Mueller report polarizes America

Robert Mueller sitting in the White House.

The White House

Robert Mueller sitting in the White House.

Annie Rubinson, Features Design Editor

Former FBI Director Robert Mueller has, for the past two years, taken on the responsibility of ensuring that the American public is made fully aware of activity of the Trump administration–beginning with the 2016 presidential election. From May 2017 until March 24, Mueller searched for evidence of Russian interference in the 2016 presidential election, along with any other obstructions of justice that may have come to light. Two weeks ago, a summary of his report was released, in which Mueller wrote that although no evidence of collusion between the Trump campaign and Russia had been discovered during the investigation, the President was not exonerated of all other obstructions of justice.

While the summary was concerning for many Americans, the President appeared to be in denial, saying “There was no obstruction [of justice] and none whatsoever. It was a complete and total exoneration,” according to The Guardian. Due to the fact that a grand jury was involved in the case, meaning that all information is sealed by the court, Attorney General William Barr did not initially release the full document to the public.

The publication of the full 448-page report on Thursday, April 18 marked a turning point in American history and in Trump’s presidency. Not only has the report led to 14 “spinoff inquiries,” according to The New York Times, but according to the Report the President was found to be involved in 10 potential obstructions of justice, including pressuring of ex-Attorney General Jeff Sessions against recusing himself from the investigation and Russian attempts to interfere in the 2016 election.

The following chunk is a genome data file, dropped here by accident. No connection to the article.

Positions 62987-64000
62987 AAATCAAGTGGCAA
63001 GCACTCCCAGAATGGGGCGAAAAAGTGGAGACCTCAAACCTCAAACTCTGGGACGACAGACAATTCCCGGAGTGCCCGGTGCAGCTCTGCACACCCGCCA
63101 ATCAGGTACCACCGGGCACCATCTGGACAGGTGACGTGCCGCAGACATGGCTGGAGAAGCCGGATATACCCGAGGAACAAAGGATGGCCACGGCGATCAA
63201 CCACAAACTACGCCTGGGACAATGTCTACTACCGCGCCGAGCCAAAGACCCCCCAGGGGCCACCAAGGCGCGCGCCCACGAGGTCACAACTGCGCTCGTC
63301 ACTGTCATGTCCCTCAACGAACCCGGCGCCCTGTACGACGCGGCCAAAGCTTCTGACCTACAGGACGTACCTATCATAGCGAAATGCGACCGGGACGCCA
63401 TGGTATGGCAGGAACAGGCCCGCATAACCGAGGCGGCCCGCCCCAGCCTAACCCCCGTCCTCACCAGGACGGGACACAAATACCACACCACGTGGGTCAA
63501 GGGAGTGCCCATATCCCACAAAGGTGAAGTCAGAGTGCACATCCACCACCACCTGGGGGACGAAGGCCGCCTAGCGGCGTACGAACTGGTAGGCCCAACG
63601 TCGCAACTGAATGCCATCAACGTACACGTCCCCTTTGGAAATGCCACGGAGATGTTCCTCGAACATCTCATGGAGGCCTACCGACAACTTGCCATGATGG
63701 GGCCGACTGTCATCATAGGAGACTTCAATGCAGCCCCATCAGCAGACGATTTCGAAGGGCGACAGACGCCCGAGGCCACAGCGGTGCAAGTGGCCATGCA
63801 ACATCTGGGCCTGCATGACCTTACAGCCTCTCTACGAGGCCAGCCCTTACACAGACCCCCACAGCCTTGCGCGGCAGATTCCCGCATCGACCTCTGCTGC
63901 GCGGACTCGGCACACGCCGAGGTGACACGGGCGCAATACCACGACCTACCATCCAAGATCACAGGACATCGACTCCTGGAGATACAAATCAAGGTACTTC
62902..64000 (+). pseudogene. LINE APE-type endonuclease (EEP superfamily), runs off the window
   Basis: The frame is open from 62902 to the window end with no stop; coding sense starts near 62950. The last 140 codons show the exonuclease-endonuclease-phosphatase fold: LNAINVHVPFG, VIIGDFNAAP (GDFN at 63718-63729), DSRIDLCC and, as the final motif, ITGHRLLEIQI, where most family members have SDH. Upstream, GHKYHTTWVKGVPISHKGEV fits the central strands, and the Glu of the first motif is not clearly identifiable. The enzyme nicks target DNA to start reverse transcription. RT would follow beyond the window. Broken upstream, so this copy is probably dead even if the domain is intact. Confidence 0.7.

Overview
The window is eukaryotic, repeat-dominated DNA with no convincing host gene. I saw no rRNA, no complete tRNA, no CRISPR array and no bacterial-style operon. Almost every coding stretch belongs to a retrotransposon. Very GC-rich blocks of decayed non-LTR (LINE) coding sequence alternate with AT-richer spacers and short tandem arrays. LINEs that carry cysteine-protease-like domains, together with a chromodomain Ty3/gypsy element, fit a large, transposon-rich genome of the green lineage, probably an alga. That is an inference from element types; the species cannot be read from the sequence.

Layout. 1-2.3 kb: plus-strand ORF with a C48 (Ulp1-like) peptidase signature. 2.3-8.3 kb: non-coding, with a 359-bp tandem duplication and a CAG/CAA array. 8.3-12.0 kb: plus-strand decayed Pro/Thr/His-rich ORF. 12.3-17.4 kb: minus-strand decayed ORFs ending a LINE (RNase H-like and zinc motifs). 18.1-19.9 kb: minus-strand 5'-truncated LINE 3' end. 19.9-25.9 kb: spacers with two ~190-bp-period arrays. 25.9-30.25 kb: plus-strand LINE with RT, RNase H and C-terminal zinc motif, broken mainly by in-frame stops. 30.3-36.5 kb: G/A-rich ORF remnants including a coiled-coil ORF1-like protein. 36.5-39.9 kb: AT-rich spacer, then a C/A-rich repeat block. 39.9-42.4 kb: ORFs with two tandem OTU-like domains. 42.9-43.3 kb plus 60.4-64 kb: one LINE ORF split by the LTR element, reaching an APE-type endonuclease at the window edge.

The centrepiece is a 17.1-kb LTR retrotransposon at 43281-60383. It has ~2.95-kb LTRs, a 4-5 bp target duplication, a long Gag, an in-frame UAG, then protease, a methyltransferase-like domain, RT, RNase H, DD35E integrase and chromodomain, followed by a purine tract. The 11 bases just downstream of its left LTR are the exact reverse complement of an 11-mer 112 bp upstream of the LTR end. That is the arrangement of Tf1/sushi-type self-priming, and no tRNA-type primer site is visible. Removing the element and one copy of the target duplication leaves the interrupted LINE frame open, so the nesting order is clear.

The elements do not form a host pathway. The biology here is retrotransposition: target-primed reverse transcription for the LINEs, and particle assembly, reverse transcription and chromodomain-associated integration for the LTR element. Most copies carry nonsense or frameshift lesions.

Since the publication of the Mueller Report, the President has been at the epicenter of national frustration. His adult approval ratings dropped from 43 percent to 40 percent with the release of the summarized report on March 24, and again from 40 percent to 37 percent following the release of the report, his lowest numbers since the start of 2019, according to The Hill.

Additionally, congress has begun exploring the idea of impeachment. According to NBC  News, Senator and House Judiciary Committee Chair Jerrold Nadler, a Democrat,  noted that Trump’s alleged actions are impeachable, and that he will not be ruling out the possibility as of now.